At work, some parents experience isolation, and in some cases, the loss of their job, because they spend most of their time with their child. This may lead to bankruptcy when there are no other sources of economic income. At home, family life is significantly affected, because the child's siblings are left aside at that moment, not by the parents' choice, but because the complexity of the situation demands it. Furthermore, the parents set aside their couple's relationship and shut themselves off, leading to marital problems by negligence and increasing family dysfunction. This mother explains how her child's disease changed their family life:0 “As for family, it was completely destroyed. There were no more family lunches or gatherings. In December, it's a complete disaster…a complete disaster. My Christmas was ruined.” P02

Clinging to hope

As a way to deal with this difficult, uncertain, and painful situation, parents seek support, guidance, and information to hold on to. On the one hand, they focus on learning about treatment alternatives and scientific developments in cancer management, pinning their hopes on it. On the other hand, they look for relief in friends and relatives on whom they rely to face the situation. Similarly, through spiritual support, some parents try to keep the faith. They make promises to a superior being waiting for divine messages and answers, even though some parents think their circumstances are divine retribution. This mother shares the promises she made to God to heal her son: “My child said to me, 'Mommy, it says I'll heal you'. I said to him, 'Well darling, then believe God'. And later I said to myself, 'Dear Lord, if you are going to heal my son, I thank you infinitely, you know that I would give my life for him.'” P18

Getting what you don't deserve

As they try to adapt to the changes brought on by the disease, parents start to question themselves and allow themselves time to feel their emotions. They perceive this experience as tortuous, as an inner burial procession that causes an indescribable pain, and makes them feel constantly worried and numb as if they were the spectators of their own tragedy. That is when they wonder why this has happened to them and call God unfair and selfish. A father put it as follows: “What do I have to talk to Him [God] about? I was blinded by pain and rage. 'Well, then you tell Him to let you stay with me, ask Him why he is so unfair, why He brought you to me if He was going to take you back when you were seven? What for?.'” P05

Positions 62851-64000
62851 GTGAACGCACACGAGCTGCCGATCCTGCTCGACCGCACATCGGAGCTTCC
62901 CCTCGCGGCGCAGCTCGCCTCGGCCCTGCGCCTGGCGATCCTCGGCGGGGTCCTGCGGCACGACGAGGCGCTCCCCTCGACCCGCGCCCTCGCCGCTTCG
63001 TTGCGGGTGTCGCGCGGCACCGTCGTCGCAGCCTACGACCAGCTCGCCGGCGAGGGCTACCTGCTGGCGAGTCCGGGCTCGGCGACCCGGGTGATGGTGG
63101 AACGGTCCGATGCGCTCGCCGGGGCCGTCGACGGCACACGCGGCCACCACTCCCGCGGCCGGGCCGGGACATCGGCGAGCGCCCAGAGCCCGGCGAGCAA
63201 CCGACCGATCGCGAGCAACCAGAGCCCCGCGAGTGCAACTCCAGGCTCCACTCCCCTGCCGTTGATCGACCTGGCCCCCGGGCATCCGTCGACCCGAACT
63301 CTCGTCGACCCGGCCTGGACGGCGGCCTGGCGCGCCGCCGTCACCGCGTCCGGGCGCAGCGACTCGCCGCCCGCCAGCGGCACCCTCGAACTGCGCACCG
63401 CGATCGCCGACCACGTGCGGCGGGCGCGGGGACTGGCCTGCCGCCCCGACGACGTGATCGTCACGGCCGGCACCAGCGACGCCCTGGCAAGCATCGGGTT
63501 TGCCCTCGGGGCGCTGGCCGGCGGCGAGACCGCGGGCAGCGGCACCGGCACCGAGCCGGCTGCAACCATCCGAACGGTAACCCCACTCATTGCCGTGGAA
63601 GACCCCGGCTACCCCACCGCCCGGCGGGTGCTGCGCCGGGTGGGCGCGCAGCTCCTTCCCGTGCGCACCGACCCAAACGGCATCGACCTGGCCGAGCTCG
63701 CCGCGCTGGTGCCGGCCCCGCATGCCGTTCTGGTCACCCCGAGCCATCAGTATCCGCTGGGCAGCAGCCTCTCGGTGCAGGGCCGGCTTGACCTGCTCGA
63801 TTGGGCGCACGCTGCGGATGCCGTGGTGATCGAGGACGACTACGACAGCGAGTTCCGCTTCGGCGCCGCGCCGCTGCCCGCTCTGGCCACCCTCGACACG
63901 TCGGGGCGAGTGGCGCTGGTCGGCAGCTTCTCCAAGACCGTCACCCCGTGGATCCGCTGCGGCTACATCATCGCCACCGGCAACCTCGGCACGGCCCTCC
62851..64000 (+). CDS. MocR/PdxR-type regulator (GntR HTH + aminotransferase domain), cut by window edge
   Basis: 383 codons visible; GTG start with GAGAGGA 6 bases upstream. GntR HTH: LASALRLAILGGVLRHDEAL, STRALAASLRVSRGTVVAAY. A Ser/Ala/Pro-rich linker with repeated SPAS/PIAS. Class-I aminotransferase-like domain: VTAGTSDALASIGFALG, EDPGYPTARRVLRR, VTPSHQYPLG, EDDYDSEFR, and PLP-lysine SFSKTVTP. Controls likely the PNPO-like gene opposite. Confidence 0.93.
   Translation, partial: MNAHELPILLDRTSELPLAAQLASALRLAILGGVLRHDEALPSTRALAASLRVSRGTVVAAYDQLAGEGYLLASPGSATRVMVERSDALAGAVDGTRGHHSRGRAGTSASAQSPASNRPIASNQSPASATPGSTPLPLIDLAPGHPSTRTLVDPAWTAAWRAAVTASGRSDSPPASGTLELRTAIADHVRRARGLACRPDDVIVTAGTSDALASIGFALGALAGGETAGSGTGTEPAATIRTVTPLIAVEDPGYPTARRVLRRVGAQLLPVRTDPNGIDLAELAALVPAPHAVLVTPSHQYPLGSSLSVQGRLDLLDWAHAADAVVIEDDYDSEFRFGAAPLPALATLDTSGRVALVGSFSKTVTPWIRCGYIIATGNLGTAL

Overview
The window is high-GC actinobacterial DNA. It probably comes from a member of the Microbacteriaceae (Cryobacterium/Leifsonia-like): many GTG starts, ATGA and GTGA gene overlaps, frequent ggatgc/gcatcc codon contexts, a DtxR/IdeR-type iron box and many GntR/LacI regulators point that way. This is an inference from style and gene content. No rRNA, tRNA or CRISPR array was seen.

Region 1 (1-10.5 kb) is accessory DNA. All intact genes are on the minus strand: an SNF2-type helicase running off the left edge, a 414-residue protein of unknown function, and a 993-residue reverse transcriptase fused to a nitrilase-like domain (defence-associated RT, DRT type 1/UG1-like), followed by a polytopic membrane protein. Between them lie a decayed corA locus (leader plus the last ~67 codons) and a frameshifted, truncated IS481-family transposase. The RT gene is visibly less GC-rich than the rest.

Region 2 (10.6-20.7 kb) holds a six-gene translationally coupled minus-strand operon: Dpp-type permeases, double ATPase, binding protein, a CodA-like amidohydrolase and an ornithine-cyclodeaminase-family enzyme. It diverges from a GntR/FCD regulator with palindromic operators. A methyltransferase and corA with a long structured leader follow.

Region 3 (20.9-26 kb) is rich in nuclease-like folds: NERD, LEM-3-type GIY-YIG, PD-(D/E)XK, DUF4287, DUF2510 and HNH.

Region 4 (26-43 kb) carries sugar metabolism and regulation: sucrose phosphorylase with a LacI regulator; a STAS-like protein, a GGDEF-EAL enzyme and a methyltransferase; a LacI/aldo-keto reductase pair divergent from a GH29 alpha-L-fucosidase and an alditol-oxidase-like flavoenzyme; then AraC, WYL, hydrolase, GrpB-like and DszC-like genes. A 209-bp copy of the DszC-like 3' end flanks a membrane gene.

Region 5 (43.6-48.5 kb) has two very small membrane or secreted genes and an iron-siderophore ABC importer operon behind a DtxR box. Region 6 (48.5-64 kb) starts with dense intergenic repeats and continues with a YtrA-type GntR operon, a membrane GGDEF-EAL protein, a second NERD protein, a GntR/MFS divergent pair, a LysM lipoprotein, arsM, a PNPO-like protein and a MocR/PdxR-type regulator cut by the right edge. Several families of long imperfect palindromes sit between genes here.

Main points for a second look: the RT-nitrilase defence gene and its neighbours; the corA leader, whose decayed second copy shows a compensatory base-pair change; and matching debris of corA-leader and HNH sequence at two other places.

Dying while alive

This category and its subcategories describe the expression and management of feelings and emotions that frame parents' experience when they realize their child has no options of curative treatment, their child loses the battle with cancer, and dies. This situation is called by them as dying while alive.

Fighting a losing battle

In this part of the grieving process, parents face the fact that the treatment has been unsuccessful. They say that although they have followed all the recommendations, there is no improvement; therefore, they assume the situation is a victory for the disease. For parents, this is a desperate struggle in which they are not in control and inevitably feel powerless against the progression of the disease, especially because the children are in a vulnerable state in which they need their parents' care and protection. As one parent puts it: “When you realize it, you can imagine. So much struggle, so much hurry, so much effort, not just from me, but especially from her. You know who my girl was: A fighter. She deserved to win.” P13

Clinging to a miracle

With the situation out of their control and given the lack of improvement in their child's health, parents do not lose hope that the whole treatment would have a positive effect and cancer would go into remission. They do not give up and seek the strength to go on through their faith and beliefs that the impossible may be possible, if they cling to God, waiting for divine intervention that will bring their child back to health. They also resort to extraordinary treatments, and even to their spiritual beliefs for getting answers. A participant expresses this situation as follows: “Oh good Lord, will this struggle be any good? Sometimes he'd get better, then our hopes would rise again, and when they told us there was nothing to do… in that moment… oh… that was very hard. It was very hard for me. Those days were terrible.” P08

Wishing to stop time

When parent realize that their child's treatment is no longer curative, they feel aimless and start fantasizing about going back in time and having done something differently. Parents miss how their children were and how their lives worked before cancer. When envisioning the situation of losing the child, parents say they would never be ready for their children's final moment and would wish to stop time. A girl's mother puts it this way: “Because you always say that maybe you're fully ready, but if anything should happen, you weren't fully ready. Those are things that amaze you, that leave you at that moment, like, aimless, in darkness.” P06

Falling into a hole